Election recap and political outlook. Former Vice-President Joe Biden has been declared President-elect. As we expected, the Democrats have maintained control of the House of Representatives, but with a surprisingly narrowed majority. The real surprise for those expecting a blue wave was in the Senate. As it stands now, the Democrats and the Republicans each have 48 seats. Vote counting continues in races in Alaska and North Carolina, but both are expected to remain in the GOP column. Both Senate races in Georgia will go to a runoff on Jan. 5, with the Republicans needing to win just one of the two seats to maintain control of the Senate. We expect at least one and probably both of those seats will stay Republican, as independent voters may vote for the GOP candidates to serve as a check on agenda of President-elect Biden and the Democrats in the House.
We still expect a fiscal stimulus package to be passed by Congress, although divided government means the package will not be as large as it would have been in a blue wave scenario. With the Senate Republicans having offered $500 billion and the House Democrats seeking $2 trillion, we think they will agree to a deal around $1 trillion, which is about 5% of gross domestic product.
Senate Majority Leader Mitch McConnell has said he would be willing to negotiate a stimulus package during the lame duck session of Congress and would be open to including aid to state and local governments, a key demand of the Democrats. We also believe the bill could contain additional unemployment benefits, more money for small businesses via the Payroll Protection Plan and funding for airlines, as well as money to continue to fight the pandemic. Additional stimulus could be combined with a bill to fund the government, as the current continuing budget resolution expires on Dec. 11.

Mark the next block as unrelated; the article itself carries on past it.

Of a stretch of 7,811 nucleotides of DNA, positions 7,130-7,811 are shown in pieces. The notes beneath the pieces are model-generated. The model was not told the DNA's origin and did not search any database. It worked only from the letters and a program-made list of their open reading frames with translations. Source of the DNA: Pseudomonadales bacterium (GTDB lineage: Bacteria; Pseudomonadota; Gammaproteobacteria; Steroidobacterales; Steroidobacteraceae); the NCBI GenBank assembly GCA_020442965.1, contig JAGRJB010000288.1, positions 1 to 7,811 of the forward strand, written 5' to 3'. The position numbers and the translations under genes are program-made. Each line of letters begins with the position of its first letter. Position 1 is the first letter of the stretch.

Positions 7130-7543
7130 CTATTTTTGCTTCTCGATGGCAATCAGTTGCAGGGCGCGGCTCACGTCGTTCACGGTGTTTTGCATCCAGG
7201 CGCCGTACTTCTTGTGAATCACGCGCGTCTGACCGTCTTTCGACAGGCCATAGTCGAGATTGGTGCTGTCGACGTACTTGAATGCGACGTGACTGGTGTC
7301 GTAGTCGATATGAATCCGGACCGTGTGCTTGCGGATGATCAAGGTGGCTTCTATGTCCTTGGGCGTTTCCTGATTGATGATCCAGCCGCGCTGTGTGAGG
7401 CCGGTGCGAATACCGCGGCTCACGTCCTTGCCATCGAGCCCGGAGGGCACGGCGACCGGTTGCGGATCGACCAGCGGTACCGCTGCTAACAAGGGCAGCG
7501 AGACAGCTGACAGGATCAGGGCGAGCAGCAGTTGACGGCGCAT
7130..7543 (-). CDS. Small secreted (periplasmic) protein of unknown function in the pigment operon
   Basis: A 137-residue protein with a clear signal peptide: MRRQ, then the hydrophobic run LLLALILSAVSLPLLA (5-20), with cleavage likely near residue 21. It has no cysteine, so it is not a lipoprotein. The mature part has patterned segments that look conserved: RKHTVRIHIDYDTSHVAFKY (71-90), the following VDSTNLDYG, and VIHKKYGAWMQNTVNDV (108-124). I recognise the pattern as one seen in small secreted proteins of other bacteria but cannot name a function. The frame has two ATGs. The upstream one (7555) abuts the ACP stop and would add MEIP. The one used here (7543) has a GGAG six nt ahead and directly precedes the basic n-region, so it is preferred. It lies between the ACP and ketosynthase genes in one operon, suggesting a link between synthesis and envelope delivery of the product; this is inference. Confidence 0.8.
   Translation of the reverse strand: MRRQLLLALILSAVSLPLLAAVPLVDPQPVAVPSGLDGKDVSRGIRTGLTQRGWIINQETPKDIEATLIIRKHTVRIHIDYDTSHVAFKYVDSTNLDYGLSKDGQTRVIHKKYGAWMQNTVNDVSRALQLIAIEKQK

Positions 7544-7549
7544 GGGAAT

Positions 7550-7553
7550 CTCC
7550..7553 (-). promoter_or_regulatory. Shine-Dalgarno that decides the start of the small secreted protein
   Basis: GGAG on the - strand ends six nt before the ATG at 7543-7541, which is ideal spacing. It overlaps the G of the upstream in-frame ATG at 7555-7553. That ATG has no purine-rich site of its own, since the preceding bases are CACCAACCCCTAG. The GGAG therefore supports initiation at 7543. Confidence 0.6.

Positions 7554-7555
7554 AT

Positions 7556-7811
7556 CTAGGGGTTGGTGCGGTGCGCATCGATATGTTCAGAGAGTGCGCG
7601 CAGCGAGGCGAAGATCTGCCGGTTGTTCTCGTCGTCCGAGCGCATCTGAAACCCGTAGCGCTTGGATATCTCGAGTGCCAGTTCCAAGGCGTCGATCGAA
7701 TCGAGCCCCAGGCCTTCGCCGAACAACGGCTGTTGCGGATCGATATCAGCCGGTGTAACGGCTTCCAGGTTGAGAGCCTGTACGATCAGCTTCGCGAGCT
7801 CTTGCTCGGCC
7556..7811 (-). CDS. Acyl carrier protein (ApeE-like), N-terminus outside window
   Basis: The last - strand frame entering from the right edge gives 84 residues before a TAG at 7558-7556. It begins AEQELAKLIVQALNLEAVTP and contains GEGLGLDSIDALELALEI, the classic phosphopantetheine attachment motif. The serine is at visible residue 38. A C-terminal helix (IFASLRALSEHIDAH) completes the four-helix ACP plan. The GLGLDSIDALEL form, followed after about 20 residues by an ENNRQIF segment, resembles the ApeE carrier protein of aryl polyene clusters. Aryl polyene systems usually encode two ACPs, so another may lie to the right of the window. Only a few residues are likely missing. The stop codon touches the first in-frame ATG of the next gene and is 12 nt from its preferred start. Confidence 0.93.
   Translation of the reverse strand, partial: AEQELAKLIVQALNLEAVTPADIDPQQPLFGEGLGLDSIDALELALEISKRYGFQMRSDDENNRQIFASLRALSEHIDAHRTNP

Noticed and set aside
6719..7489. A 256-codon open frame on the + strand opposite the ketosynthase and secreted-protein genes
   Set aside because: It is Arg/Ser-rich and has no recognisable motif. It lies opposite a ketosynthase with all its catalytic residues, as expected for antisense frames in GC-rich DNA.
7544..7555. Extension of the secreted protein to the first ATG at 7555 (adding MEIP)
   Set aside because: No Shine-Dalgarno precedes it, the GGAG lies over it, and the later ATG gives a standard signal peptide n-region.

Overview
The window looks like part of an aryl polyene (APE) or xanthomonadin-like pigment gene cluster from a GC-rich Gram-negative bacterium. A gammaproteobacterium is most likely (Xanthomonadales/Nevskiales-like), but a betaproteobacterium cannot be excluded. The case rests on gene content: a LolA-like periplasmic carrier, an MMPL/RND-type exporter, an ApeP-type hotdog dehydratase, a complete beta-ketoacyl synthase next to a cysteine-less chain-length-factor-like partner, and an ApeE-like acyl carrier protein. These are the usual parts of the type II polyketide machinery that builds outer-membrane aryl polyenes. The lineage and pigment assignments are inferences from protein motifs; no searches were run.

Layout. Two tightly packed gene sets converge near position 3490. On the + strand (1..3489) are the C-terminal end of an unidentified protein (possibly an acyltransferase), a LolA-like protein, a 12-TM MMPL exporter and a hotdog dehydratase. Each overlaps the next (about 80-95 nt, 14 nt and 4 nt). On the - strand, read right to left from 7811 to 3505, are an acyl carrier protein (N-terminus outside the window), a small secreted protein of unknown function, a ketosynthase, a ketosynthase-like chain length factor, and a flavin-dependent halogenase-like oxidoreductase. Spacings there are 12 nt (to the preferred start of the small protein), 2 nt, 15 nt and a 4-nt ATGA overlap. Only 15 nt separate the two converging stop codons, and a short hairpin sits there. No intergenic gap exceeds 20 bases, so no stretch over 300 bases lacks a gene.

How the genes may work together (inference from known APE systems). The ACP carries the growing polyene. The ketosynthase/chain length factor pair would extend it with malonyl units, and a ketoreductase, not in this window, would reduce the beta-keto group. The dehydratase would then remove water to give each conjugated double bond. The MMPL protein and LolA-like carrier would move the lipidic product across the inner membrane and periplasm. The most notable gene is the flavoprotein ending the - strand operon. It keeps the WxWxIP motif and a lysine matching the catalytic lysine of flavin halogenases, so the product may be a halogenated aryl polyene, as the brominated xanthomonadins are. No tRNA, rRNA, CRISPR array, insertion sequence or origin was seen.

Past performance is no guarantee of future results. This information is not meant as investment advice or to predict or project the future performance of any investment product. The opinions are current through Nov. 09, 2020, are subject to change at any time based on market and other current conditions, and no forecasts can be guaranteed. This information is being provided as a general source of information and is not intended as a recommendation to purchase, sell, or hold any specific security or to engage in any investment strategy. Investment decisions should always be made based on an investor’s specific objectives, financial needs, risk tolerance and time horizon.
Risk factors: Investing involves risk and the potential to lose principal. Fixed-income securities are subject to interest rate risk and, as such, the value of such securities may fall as interest rates rise. International investing involves additional risks, including currency fluctuations, political or economic conditions affecting the foreign country, and differences in accounting standards and foreign regulations. These risks are magnified in emerging markets.
The S&P 500® Index is a float-adjusted market capitalization weighted index that measures the large-capitalization of the U.S. equity market. It is not possible to invest directly in an index.
The impact of COVID-19, and other infectious illness outbreaks that may arise in the future, could adversely affect the economies of many nations or the entire global economy, individual issuers and capital markets in ways that cannot necessarily be foreseen. In addition, the impact of infectious illnesses in emerging market countries may be greater due to generally less established healthcare systems. Public health crises caused by the COVID-19 outbreak may exacerbate other pre-existing political, social and economic risks in certain countries or globally. The duration of the COVID-19 outbreak and its effects cannot be determined with certainty.